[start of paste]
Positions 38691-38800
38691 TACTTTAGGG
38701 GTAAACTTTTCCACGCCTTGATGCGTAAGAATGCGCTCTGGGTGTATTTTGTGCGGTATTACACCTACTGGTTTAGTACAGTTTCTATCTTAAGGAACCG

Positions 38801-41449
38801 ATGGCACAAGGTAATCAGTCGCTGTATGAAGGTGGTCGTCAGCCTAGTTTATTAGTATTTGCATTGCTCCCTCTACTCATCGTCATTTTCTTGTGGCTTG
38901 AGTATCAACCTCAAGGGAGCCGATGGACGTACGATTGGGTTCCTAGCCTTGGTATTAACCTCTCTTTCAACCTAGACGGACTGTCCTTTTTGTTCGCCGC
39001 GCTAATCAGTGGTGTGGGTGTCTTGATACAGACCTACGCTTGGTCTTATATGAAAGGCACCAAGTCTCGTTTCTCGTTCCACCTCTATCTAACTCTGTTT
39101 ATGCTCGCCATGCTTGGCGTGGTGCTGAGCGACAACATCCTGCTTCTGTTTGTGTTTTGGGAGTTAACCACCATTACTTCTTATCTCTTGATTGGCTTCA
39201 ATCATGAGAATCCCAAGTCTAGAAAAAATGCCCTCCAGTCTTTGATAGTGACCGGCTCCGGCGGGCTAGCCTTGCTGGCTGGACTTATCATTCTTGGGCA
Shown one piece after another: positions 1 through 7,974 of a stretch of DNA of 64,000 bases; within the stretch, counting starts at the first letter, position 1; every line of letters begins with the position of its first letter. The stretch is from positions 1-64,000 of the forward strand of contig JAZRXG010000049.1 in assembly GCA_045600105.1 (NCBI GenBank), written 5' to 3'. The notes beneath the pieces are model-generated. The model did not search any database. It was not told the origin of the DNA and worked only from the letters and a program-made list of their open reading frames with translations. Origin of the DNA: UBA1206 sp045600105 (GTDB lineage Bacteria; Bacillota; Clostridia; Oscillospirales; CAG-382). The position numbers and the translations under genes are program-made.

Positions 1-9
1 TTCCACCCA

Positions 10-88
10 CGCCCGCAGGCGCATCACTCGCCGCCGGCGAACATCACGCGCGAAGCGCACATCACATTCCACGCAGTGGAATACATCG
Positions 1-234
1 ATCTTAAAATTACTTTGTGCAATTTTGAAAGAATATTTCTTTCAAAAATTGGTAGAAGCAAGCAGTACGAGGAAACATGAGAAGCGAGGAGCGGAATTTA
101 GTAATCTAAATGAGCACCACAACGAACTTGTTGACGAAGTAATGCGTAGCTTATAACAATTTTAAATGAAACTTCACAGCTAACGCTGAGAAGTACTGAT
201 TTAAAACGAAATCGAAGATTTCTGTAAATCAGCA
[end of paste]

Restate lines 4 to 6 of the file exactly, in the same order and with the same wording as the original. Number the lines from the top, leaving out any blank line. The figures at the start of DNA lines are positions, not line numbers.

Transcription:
Positions 38801-41449
38801 ATGGCACAAGGTAATCAGTCGCTGTATGAAGGTGGTCGTCAGCCTAGTTTATTAGTATTTGCATTGCTCCCTCTACTCATCGTCATTTTCTTGTGGCTTG
38901 AGTATCAACCTCAAGGGAGCCGATGGACGTACGATTGGGTTCCTAGCCTTGGTATTAACCTCTCTTTCAACCTAGACGGACTGTCCTTTTTGTTCGCCGC